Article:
These adorable foxes are super cute and friendly, but are they tame?
Sixty years ago a Russian geneticist named Dmitry Bulyayev (1917-1985) set out to perform the most famous experiment in domestication: The Fox Experiment.
Mr. Bulyayev was the director of the Institute of Cytology and Genetics (IC&G) of the USSR Academy of Sciences, Novosibirsk, from 1959 to 1985. He wanted to know how it came to be that dogs were domesticated, so he began a selective breeding program using foxes.
The premise of his experiment was very simple. He chose the most friendly and least aggressive wild foxes and began breeding them. Of those offspring, he again chose the friendliest and least aggressive, and so on; This breeding program went on for decades-60 years, in fact.
The outcome of his fox breeding program resulted in 70% of the foxes reaching an “elite level of friendliness.” Which means, those fox will greet people, wag their tail, accept treats, show no fear or aggression, they will interact, but then they move on. They are very curious but act nothing like a dog.
David and Amy Bassett of the Judith A. Bassett Canid Education and Conservation Center own 5 out of 10 of the Fox Experiment foxes located in the United States. According to them, the fox are social but not socialized. They cannot be housebroken and can’t live indoors unless you want them doing their business all over the house. In other words, they are friendly but not domesticated. They also say it’s important to note that some of their behavior might be influenced by the fact they were hand raised in a laboratory rather than in a family home environment.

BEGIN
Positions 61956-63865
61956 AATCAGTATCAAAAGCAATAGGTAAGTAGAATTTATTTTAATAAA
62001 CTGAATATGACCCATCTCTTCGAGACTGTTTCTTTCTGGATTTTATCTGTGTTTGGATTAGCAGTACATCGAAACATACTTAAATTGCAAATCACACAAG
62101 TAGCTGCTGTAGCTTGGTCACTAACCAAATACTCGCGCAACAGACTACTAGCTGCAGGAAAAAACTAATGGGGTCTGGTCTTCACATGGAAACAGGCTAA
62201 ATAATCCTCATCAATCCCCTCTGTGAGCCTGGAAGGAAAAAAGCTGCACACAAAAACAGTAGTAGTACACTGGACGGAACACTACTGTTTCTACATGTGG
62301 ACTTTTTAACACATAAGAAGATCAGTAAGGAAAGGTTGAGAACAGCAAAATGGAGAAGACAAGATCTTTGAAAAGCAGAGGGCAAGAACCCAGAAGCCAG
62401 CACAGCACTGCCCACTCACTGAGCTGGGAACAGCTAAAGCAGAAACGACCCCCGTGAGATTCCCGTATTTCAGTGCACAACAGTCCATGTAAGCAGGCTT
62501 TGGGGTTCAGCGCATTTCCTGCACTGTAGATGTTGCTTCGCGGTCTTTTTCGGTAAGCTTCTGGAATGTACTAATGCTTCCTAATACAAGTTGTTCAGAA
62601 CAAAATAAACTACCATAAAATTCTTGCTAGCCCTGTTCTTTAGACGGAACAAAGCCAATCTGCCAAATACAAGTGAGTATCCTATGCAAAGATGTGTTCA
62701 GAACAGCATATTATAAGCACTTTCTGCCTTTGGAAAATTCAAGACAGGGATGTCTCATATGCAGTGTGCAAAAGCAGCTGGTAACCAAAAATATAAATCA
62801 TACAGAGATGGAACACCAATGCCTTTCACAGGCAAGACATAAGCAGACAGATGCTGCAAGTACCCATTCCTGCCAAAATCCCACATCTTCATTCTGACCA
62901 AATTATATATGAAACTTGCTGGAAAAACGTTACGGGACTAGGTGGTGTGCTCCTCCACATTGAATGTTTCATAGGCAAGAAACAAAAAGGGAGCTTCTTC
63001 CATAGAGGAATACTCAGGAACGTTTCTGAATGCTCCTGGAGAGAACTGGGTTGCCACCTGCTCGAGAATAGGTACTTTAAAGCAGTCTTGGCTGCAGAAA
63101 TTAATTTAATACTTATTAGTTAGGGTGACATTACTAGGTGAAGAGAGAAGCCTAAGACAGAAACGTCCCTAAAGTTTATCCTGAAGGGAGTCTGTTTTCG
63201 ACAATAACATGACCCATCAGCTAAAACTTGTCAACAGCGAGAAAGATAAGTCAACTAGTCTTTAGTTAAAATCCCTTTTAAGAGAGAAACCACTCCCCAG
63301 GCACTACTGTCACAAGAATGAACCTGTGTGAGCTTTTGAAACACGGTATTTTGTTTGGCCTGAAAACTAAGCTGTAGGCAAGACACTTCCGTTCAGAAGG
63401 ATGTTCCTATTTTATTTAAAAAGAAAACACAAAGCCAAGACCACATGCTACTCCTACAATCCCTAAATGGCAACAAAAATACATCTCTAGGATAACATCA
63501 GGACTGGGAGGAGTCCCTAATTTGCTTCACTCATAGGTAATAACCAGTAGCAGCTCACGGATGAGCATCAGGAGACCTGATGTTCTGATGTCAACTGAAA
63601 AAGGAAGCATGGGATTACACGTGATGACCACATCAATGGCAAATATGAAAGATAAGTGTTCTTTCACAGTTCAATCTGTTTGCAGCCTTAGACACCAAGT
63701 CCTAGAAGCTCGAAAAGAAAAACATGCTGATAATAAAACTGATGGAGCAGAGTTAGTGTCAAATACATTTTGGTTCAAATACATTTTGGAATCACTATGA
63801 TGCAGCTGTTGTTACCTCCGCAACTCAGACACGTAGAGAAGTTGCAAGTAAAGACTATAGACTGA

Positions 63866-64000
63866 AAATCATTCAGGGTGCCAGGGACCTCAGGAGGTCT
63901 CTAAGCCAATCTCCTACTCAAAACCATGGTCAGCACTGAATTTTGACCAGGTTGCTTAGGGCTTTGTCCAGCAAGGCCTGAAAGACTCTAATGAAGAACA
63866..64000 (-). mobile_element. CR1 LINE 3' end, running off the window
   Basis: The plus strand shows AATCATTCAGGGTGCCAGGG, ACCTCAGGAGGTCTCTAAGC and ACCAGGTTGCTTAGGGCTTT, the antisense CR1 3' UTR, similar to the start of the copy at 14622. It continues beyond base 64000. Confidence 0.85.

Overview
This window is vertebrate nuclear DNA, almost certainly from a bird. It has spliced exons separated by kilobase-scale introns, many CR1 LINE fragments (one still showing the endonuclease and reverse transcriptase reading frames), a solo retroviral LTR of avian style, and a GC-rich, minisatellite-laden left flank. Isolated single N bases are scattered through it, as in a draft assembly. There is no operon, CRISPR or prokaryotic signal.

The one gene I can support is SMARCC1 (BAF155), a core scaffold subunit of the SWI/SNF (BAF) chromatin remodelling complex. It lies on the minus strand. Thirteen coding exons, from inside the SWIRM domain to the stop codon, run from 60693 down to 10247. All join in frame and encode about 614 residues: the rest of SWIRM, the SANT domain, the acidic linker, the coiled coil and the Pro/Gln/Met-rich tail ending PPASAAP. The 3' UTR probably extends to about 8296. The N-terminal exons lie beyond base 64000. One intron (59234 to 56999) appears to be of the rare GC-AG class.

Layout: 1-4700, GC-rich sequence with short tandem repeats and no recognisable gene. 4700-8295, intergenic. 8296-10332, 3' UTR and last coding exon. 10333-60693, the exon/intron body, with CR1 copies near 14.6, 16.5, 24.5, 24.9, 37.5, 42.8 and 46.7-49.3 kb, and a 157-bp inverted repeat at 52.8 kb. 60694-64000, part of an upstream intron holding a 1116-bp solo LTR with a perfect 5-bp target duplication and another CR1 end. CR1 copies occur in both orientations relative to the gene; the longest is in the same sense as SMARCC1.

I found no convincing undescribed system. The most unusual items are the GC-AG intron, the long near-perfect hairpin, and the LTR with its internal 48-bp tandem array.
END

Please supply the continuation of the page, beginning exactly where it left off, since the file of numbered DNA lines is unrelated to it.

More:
In an experiment in this video, the host William Poor, is seen entering a pen and sitting inside a circle. The purpose of this is to see just how friendly the foxes are to a stranger in comparison with a dog. Each fox that enters the pen is clearly friendly and curious, it enters the circle and approaches William. However, each fox quickly leaves the circle and never returns. In contrast, when a dog enters the pen, the dog is happily jumping on William and wants to interact with him.
The Fox experiment is very interesting and has led to many breakthroughs in the study of genetics and domestication of dogs. It’s often referred to as a stepping stone in the study of the evolution of wolves to dogs since the gene experiments can be controlled by comparing domesticated and wild genes with associated behavior and DNA.
There is a lot written on the subject. A quick Google search will lead you to many studies and books if you want to learn more.
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